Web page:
If “there are no great revelations,” then what’s been compromised when people can see for themselves how little daylight there is between public and private foreign policy — the policies we enact and the ones diplomats talk about before they’re enacted? If, as Rubin suggests, there’s already no substantive difference between the two (on the weight of 40 years of historical observation), what’s the big damn deal?

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It’s true that some of the WikiLeaks disclosures could jeopardize delicate balances of power in the Middle East and in Africa. The cable that indicated the United States made a secret attempt to remove uranium from Pakistan will only entrench anti-American sentiments that are high enough there already.

And it won’t be helpful in the Middle East that the King of Bahrain apparently said privately that Iran’s nuclear program “must be stopped,” or that the King of Saudi Arabia asked the United States to militarily stop Iran’s adventures in isotopes and “cut off the head of the snake” — unilaterally attack the Islamic Republic of Iran. When you talk trash about the neighbors, the neighbors tend to react badly. There may be unfriending going on in the region real soon.

And other considerations aren’t easily dismissed. Speaking Tuesday after arriving in Astania, Kazakhstan, Secretary of State Hillary Clinton voiced an important concern related to the possible dangers of the WikiLeaks move:

“I particularly worry about the human rights activists, the religious leaders, the critics of governments who speak to members of our embassy about abuses in their own country, [people] whose names may either be in a reported cable or who may be identifiable because of the description of the person.”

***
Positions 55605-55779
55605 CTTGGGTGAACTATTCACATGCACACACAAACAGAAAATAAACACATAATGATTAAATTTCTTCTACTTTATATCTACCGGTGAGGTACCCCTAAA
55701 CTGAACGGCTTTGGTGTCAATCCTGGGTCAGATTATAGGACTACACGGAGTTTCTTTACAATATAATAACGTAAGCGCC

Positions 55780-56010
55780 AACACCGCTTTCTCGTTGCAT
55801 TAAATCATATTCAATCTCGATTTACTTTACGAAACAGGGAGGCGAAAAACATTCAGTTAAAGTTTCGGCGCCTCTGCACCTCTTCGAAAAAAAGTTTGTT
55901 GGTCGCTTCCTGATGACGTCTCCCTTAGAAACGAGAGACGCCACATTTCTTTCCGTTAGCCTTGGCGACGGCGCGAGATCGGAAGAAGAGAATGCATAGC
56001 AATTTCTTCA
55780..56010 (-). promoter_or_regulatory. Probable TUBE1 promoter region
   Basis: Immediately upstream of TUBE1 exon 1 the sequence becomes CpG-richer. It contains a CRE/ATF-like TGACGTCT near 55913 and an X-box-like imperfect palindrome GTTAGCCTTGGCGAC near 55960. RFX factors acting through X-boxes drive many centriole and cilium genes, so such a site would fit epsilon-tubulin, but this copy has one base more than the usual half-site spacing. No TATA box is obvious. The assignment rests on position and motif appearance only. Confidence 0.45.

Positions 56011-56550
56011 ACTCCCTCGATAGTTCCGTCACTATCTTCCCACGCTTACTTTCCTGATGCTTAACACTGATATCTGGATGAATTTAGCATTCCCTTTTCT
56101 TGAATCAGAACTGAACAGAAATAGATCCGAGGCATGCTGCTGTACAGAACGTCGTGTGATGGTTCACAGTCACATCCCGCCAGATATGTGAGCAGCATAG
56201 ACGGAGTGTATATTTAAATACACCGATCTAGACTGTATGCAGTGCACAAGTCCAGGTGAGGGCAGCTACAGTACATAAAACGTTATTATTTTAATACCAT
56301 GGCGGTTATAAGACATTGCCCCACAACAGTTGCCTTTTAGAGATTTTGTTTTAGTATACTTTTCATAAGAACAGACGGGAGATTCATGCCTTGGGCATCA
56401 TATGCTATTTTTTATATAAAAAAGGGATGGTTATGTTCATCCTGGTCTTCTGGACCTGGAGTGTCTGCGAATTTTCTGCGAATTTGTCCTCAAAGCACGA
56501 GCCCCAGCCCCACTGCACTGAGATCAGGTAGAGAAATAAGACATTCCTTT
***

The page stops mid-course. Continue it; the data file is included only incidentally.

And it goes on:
But other disclosures are way less earth-shattering: We find that the United States and South Korea have developed a contingency plan to address any possible collapse of the North Korean government. However inflammatory it might be in Pyongyang, that fact would seem to reflect a logical surmise: that the precarious living situation for the nearly 24 million people in the North can’t go on forever. A plan for such an event isn’t so much confidential or secret intelligence as it is an application of something we don’t see often enough: forward thinking.

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In a world made increasingly smaller by the relentless intrusions of the Internet, diplomacy has in many ways failed to keep up. Diplomacy may be working with 21st-century technology, but the WikiLeaks action shows diplomacy, and not all of it American, is thinking with a 20th-century sense of the United States’ place in the world. The U.S. as global military guarantor, as strategist and tactician, as eager but bewilderingly headstrong suitor ... as frenemy.

Friends and enemies change places all the time. Julian Assange knows this for sure, right now. Hours ago, Interpol issued a worldwide “red notice” for his arrest on rape and assault charges. The wikivisionary who was hailed as a free-speech hero for WikiLeaks’ July release of docs related to the U.S. wars in Iraq and Afghanistan is, at this writing anyway, a man literally on the run, a fugitive from international law.

He’s certainly talking to his lawyer. Maybe he should contact his embassy.

Secretary Clinton seemed to know it, too. Engaging in damage control at a news conference on Monday, Hill made light of the latest WikiLeaks documents and at least some of their fallout, tossing off the revelation that is no great revelation: diplomatic deception is an equal opportunity employer:

“In my conversations, at least one of my counterparts said to me, ‘well, don’t worry about it. You should see what we say about you.’”

Image credits: WikiLeaks logo: WikiLeaks. George Marshall: public domain. Julian Assange: Espen Moe, republished under Creative Commons Attribution 2.0 Generic license. All other still images: Al Jazeera English.